Marshville native Turner Hooper greeted guests during a recent reception at the Drake Gallery, with his artwork on full display.
“He has an impressive resume and is very accomplished,” said Elizabeth Davis Traywick, director of the gallery.
Turner began his career as a copy painter in the Louvre Museum in Paris, before receiving his Bachelor of Fine Arts degree from the University of North Carolina-Asheville and his Master’s degree in Painting from the University of Georgia-Athens, where he also instructed Art Studio Foundations classes.
According to his bio, Turner has been included in numerous group exhibitions in New York, Atlanta, Los Angles, Istanbul, Turkey and Basel, Switzerland and has recently had solo exhibitions in Charlotte, New York, and Los Angeles.
Turner’s paintings, drawings and collages are collected internationally, and his book, “Mine Not Mine,” is included in the Museum of Modern Art’s artist book collection.
Turner lives and works in New York City, both as a registrar in an internationally recognized art gallery in the Chelsea district of Manhattan and as an artist exhibiting with the Frosch+Portmann Gallery in the Lower East Side.
His parents, Ronald and Mary Ann Turner, still reside in the small Union County town.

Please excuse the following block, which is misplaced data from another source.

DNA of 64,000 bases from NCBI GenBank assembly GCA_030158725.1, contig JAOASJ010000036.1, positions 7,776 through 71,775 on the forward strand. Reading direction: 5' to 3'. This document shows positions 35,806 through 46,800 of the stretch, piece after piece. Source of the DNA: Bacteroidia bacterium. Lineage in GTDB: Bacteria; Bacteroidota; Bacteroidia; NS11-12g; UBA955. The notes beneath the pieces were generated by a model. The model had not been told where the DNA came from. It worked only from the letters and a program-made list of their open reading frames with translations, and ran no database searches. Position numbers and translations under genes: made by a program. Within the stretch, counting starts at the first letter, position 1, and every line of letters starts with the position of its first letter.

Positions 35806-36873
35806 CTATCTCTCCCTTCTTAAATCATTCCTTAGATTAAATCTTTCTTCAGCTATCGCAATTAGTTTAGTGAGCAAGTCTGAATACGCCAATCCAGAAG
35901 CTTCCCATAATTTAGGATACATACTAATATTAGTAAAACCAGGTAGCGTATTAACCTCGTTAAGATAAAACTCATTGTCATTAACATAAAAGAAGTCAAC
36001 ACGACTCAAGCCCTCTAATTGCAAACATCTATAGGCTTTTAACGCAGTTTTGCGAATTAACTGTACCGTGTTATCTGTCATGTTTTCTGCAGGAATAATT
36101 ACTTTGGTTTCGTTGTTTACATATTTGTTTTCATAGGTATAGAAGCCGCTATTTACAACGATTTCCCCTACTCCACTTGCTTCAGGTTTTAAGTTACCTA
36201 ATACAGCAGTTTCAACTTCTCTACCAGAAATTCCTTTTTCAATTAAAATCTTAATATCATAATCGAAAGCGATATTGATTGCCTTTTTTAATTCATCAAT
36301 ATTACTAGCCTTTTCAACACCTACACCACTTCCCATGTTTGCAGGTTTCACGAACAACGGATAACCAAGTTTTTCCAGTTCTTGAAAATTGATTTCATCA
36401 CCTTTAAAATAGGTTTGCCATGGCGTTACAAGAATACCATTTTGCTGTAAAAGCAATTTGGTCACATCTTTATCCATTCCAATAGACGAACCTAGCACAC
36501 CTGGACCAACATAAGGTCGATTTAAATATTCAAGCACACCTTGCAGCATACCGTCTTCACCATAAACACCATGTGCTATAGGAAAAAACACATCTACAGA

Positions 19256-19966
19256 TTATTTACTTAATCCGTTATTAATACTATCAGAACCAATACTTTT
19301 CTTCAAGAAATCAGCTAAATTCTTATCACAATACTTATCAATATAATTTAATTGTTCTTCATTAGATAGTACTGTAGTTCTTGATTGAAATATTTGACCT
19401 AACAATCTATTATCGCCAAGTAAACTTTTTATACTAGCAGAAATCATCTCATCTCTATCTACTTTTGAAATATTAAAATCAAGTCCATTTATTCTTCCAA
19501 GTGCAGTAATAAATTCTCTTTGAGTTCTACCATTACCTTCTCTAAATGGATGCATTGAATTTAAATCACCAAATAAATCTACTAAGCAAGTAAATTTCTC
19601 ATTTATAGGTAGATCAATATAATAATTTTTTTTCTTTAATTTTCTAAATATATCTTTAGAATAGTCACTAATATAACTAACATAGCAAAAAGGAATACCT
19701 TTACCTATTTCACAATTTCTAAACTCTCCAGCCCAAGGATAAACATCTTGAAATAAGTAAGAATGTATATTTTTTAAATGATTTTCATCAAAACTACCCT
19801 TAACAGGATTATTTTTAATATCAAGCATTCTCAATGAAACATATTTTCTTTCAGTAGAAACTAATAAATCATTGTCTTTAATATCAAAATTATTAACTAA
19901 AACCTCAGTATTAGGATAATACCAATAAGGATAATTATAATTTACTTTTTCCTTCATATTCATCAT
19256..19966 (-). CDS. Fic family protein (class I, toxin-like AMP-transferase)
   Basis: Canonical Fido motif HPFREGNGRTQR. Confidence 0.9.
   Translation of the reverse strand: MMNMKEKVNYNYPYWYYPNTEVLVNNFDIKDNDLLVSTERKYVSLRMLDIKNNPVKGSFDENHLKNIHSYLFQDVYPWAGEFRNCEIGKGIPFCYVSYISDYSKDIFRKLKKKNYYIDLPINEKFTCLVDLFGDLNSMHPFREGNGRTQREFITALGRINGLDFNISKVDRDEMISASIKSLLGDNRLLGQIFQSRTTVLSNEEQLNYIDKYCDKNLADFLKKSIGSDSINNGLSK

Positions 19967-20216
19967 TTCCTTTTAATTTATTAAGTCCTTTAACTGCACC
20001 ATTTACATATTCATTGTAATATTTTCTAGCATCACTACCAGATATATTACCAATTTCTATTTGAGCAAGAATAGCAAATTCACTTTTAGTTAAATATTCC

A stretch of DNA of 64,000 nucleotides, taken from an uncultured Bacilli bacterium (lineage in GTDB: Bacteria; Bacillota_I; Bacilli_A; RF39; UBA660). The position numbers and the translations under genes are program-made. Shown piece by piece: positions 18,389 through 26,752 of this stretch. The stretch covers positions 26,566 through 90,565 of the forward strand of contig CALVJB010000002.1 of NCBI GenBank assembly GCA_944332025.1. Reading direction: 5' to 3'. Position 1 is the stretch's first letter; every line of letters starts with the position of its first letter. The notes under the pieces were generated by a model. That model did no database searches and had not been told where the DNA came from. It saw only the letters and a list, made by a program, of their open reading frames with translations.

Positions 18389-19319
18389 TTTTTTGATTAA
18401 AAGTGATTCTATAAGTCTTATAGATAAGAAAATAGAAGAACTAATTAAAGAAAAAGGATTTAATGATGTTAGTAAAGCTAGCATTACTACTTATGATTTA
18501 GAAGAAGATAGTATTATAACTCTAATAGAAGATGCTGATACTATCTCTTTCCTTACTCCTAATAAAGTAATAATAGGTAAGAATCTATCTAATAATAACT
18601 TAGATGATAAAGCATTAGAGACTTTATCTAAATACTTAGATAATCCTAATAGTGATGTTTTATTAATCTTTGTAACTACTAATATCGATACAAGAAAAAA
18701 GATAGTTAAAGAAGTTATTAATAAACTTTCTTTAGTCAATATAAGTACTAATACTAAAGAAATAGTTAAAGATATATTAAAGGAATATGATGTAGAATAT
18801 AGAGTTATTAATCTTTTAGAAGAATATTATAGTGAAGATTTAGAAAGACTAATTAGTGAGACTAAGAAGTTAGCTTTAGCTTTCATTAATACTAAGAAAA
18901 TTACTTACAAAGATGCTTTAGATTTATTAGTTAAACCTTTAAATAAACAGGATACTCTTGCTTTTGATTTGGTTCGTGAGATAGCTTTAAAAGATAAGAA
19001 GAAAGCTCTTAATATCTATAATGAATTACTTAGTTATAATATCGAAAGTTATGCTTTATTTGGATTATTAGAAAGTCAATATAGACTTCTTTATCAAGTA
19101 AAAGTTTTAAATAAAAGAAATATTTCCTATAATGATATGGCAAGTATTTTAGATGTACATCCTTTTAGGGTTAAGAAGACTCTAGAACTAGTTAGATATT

“There was a lot of excitement anticipating the reception for Hooper, and it was well attended,” Traywick said. “The invitation for this event was open to the public.”
Traywick said the receptions are held to expose as many people as they can to different mediums of art and artists.
“We also host them to give artists the chance to showcase their work and discuss it with patrons, and to offer it for sale to the public,” she added.
According to Traywick, the gallery has new artists scheduled for receptions each quarter. Receptions are generally open to the public.
“We change the art to keep new work up on a regular basis and to spark an interest in the public,” Traywick said. “In-house artists are asked to change out their work each quarter also.”
Traywick said that it seems like sometimes people are apprehensive about art or coming into the gallery, but everyone is welcome.
She went on to say that the works of art tend to evoke different emotions in different people.
“Usually, people who attend receptions seem to enjoy the experience, talking to the artist and others about the exhibits, and viewing the art in person,” she said. “We have had quite a few pieces of art going out as gifts over the holidays.”
Turner’s work will be on display until Jan. 31.
The next reception is will feature artwork from Elizabeth Schafer, March 18, from 2 to 4 p.m.